Exhausting exercise

A new exhaust treatment system to reduce NOx emissions will improve fuel efficiency in diesel engines, according to its UK developer.

A new exhaust treatment system to reduce nitrous oxide (NOx) emissions will improve fuel efficiency in diesel engines, according to its UK developer.

The Sigma system, designed by engineers at IMI Vision, injects ammonia gas directly into the engine’s exhaust, instead of using a liquid urea spray as in existing systems.

Harmless vapour Current ‘wet’ Selective Catalytic Reduction (SCR) systems spray AdBlue – a water and urea solution – into the exhaust system, where the urea is converted into ammonia. This reacts with NOx in the catalytic converter to produce harmless nitrogen and water vapour.

When urea is added to the exhaust pipe the water evaporates and the remaining solid pellets of AdBlue melt, leaving equal amounts of ammonia and isocyanic acid. The acid is only converted to ammonia once it enters the converter, a process which uses up to 30 per cent of the converter’s capacity.

Martin Johnson, IMI Vision’s managing director, claimed such a system is inherently inefficient. ‘When the engine is idle you are trying to atomise a tiny amount of liquid, only about three grams,’ he said. ‘How can you distribute that evenly over 60 seconds efficiently?’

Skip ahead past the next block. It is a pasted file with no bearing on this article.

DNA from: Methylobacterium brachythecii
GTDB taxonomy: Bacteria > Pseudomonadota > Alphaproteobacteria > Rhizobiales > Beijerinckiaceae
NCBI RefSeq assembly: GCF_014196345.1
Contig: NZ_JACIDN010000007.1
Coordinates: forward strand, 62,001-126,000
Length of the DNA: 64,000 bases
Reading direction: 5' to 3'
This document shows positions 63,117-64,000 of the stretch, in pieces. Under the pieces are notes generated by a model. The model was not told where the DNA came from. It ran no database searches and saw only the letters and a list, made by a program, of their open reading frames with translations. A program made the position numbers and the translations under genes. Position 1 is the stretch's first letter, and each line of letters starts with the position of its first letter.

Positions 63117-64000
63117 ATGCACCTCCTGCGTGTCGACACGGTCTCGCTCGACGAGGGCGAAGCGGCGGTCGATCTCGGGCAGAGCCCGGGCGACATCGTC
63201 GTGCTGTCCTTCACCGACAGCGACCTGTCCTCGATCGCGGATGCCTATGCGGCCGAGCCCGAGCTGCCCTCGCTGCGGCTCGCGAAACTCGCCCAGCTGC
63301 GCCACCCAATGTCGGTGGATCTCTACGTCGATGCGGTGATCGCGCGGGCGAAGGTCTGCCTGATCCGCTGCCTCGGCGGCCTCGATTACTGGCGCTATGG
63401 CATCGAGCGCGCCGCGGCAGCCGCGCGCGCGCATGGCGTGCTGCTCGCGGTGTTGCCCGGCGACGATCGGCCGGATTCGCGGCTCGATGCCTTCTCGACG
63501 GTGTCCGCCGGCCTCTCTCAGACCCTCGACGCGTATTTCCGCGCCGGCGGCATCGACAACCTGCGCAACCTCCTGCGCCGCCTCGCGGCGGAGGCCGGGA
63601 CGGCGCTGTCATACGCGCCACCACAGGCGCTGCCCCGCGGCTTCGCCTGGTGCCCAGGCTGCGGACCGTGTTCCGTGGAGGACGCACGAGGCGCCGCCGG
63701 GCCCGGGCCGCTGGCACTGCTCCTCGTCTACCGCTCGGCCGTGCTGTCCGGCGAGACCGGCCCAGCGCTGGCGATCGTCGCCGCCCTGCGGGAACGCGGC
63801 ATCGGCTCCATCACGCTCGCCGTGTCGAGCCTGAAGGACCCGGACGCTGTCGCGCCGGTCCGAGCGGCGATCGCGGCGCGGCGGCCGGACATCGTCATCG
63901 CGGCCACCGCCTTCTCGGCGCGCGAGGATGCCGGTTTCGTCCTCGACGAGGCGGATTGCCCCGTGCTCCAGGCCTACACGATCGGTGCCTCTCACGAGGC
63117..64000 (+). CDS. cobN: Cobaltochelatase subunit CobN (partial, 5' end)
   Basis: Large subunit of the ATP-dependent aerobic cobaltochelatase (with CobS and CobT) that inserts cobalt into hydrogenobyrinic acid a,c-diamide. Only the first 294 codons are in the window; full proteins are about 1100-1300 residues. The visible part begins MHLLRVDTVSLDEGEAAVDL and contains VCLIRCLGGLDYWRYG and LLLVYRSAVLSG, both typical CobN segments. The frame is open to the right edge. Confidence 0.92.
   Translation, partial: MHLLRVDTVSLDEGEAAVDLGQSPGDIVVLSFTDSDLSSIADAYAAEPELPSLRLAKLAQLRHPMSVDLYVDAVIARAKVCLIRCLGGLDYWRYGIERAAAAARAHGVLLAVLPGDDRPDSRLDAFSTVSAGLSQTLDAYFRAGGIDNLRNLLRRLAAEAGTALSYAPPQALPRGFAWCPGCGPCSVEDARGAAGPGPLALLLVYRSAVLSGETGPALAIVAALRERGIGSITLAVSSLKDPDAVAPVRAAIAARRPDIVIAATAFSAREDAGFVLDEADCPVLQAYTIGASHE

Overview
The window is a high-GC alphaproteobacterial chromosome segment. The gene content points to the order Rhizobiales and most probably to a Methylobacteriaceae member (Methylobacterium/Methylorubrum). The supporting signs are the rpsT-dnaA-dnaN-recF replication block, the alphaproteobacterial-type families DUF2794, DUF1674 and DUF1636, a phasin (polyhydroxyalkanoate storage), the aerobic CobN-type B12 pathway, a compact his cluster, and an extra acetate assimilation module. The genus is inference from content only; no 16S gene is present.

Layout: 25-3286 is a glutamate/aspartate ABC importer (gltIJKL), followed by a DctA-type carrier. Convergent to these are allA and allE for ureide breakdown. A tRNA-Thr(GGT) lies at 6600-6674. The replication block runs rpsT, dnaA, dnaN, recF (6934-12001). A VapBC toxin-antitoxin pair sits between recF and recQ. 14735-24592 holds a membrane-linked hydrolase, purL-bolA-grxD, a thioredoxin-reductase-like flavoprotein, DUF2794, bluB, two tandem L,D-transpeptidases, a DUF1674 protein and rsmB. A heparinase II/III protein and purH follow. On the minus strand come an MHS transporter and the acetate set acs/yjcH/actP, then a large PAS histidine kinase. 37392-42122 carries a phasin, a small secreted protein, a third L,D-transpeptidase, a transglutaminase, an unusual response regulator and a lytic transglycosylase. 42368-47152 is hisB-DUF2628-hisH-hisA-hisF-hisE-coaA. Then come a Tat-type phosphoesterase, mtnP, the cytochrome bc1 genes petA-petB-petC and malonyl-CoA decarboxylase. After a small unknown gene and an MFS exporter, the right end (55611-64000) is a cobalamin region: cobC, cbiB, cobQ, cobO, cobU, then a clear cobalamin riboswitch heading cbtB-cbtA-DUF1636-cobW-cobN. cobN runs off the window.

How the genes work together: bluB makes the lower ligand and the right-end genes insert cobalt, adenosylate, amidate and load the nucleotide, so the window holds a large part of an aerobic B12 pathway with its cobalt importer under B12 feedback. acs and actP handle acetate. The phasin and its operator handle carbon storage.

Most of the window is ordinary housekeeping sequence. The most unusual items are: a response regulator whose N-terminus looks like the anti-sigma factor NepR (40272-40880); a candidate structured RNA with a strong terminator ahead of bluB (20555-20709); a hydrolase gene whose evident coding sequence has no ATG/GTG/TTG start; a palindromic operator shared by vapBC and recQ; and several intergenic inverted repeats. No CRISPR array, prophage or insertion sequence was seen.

As in existing SCR systems, the AdBlue solution is stored in a standard 50 litre tank in the lorry. The solution is then pumped through to the Sigma system, which is built directly into the exhaust pipe.

The Sigma generator converts the urea into a gas, which is then stored in the system’s small reservoir to be injected into the exhaust as needed.

Johnson said: ‘What we are doing is creating something like a pressure cooker. We raise the temperature of the urea to above the critical conversion point so it now makes ammonia directly with no other products. This makes it easier to control and regulate than small quantities of liquid because there is a larger volume of it.’

Using gas rather than a liquid to reduce emissions also means that diesel engine manufacturers will be able to tune their engines more aggressively and increase fuel savings, according to Johnson.

‘By having a more efficient system, engines can run hotter, the engine can be tuned leaner and you get more fuel efficiency,’ he said.

‘Sigma will improve fuel efficiency by over 10 per cent,’ he claimed.

‘Wet’ systems have to wait until the catalytic converter’s temperature reaches 260ºC before the addition of AdBlue. Storing the Sigma generator and reservoir in the exhaust pipe means it is available to use much more quickly, as any gas left over is stored in the reservoir ready to inject when the engine is re-started.

The system’s smaller size also means that it could be scaled down for use in almost any diesel engine.

Sigma is currently undergoing testing, and IMI Vision, the advanced technology arm of engineering group IMI, hopes it can be integrated into heavy trucks by 2008, when tough new EC regulations on NOx emissions come into force. Niall